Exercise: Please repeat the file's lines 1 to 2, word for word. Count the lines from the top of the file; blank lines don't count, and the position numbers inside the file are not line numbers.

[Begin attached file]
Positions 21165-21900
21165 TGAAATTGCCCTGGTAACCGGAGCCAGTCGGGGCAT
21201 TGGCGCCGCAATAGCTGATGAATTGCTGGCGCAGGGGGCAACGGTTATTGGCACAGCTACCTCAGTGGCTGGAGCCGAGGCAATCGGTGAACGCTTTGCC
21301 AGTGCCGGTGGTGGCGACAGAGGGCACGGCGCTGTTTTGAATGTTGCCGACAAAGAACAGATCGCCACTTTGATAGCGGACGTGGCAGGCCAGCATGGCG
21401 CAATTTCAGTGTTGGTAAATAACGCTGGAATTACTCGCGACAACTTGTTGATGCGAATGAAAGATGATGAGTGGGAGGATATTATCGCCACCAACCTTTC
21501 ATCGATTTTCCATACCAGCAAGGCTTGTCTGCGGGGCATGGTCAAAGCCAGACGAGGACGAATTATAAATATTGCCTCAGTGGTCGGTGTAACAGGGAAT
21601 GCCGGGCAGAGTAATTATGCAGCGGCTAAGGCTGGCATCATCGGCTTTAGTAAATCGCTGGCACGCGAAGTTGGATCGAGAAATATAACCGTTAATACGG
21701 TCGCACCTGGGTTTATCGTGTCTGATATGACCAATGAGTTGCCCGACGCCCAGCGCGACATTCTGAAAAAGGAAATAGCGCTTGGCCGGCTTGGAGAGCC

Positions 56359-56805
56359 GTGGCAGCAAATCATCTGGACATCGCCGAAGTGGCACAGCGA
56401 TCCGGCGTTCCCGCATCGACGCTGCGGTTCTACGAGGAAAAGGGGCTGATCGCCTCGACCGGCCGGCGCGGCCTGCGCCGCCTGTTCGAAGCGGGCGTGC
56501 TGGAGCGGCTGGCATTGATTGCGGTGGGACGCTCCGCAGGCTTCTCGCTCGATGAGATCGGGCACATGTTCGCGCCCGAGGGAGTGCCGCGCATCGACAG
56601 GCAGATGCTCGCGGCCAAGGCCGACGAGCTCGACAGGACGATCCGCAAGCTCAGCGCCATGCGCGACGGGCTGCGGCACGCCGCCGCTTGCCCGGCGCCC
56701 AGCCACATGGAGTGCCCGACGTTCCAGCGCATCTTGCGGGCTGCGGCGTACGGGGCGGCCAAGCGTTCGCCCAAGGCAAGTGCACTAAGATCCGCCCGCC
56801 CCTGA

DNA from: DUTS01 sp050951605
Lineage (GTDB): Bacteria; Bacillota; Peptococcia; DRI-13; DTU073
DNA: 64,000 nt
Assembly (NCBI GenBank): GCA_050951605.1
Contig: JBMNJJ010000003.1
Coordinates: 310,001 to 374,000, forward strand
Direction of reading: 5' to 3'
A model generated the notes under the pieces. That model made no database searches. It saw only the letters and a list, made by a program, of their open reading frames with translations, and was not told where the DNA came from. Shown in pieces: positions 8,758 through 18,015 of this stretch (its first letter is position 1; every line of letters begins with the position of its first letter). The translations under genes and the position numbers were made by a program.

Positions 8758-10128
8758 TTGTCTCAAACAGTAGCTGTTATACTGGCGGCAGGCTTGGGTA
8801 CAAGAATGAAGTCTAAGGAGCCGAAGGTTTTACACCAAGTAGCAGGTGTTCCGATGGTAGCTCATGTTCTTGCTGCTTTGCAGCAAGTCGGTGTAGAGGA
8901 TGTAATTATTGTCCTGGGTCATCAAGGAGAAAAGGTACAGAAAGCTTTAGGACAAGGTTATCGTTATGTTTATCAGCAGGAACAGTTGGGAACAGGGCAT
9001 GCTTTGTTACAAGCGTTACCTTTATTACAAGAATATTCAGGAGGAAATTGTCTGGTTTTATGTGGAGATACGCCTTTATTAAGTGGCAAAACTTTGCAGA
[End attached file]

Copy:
Positions 21165-21900
21165 TGAAATTGCCCTGGTAACCGGAGCCAGTCGGGGCAT